They came like tears, one or two at a time, until their grief was whole. They came to the Lincoln Memorial, more than 1,500 strong, to remember John Lennon, to celebrate his life, music and vision in a silent vigil that moved inexorably into hundreds of choruses of "Give Peace a Chance."
Yesterday afternoon, they came on foot and on bikes; they alighted from cabs and family cars. Some were curious, most were affected. Although most were in their 20s and early 30s, there were hundreds of all ages.
Mrs. Jerry Nestingen of Washington said she had come on behalf of her daughters -- and especially her daughter Laurel, dead of a heart ailment at 21. "John's anti-violence activism brought her joy during her life," she whispered, brushing grey hair from her face. "Another of my daughters called from the University of Wisconson on Monday night and we talked for an hour. How could this happen?"
Drawn by announcements on local radio stations, the crowd began to gather about 2 p.m., massing on the steps of the memorial and extending down to the reflecting pool. There was no center, no leader -- only an unbroken circle of friends. Some came with dogs and frisbees. They held hands; sometimes they held each other, less against the wind than against history. "I never understood who he was," said Kippie Wallace, a 20-year-old from Arlington. "But all the songs on the radio, people talking about him. He was about so much more than being a Beatle."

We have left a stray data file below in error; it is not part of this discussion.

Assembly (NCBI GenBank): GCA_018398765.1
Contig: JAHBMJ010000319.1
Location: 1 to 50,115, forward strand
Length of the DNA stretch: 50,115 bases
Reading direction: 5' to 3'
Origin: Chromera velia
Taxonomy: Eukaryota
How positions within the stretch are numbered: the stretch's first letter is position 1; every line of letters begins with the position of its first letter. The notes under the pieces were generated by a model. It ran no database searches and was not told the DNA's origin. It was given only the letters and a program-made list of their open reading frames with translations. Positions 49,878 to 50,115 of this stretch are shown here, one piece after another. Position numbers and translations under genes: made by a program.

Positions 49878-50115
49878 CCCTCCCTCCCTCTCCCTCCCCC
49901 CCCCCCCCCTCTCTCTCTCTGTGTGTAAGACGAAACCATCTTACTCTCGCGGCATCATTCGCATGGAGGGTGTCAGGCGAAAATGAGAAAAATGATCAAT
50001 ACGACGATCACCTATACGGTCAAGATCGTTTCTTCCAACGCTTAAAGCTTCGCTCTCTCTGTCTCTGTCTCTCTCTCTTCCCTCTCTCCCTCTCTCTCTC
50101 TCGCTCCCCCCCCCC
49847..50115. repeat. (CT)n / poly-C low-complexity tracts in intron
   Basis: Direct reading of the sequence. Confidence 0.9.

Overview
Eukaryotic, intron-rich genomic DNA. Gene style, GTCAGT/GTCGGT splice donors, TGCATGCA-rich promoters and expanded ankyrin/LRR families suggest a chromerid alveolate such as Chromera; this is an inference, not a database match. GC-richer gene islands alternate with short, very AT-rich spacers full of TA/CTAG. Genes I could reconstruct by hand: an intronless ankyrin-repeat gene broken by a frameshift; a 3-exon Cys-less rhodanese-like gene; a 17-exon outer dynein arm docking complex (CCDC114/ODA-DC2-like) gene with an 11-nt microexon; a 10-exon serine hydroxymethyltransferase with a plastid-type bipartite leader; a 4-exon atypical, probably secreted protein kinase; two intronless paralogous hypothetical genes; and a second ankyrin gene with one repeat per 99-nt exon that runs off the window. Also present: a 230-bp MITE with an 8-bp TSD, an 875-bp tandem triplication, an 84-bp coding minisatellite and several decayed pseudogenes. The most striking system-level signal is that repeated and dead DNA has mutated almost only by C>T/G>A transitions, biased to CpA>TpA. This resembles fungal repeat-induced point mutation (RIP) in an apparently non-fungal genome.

They came in everyday clothes -- from work, from school, from private griefs, breaking out gestures rusty with disuse -- peace signs and slogans like "All you need is love" and "Give peace a chance." The silent ceremony swelled spontaneously into choruses punctuated by solitary encouragements: "Let John hear you!" . . ."Let the Russians hear you!" . . . "We love you John!" . . . "No more guns!" . . . "I can't hear you."
"Give Peace a Chance" had been an unsung anthem for many years, and it took a while for some to be confident with its simple melody. Many sang in a quiet hush and it was only the numbers that let the song be heard. Every once in awhile, there was the rhythmic clapping that was so much a part of the rallies in the early '70s. This time, the police stood quietly, a dozen of them almost out of sight.
Framed by the stark lines of the memorial to another victim of senseless violence, many lit candles -- flames of the '60s fighting a wind from the '80s -- each flicker a flashback, a reminder, a memory. Some people held up records, photos, copies of Lennon's books. 31-year-old Cathy Terril hugged her 6-year-old son, Nathaniel. Coming here was "the best that we could do." Nathaniel "knows that one of my favorite singers has died." Nathaniel stood close.
Many remained alone, apart from the crowd: One woman stood with her eyes closed, the single word "John" escaping with each sigh. No tears, but all sorrow.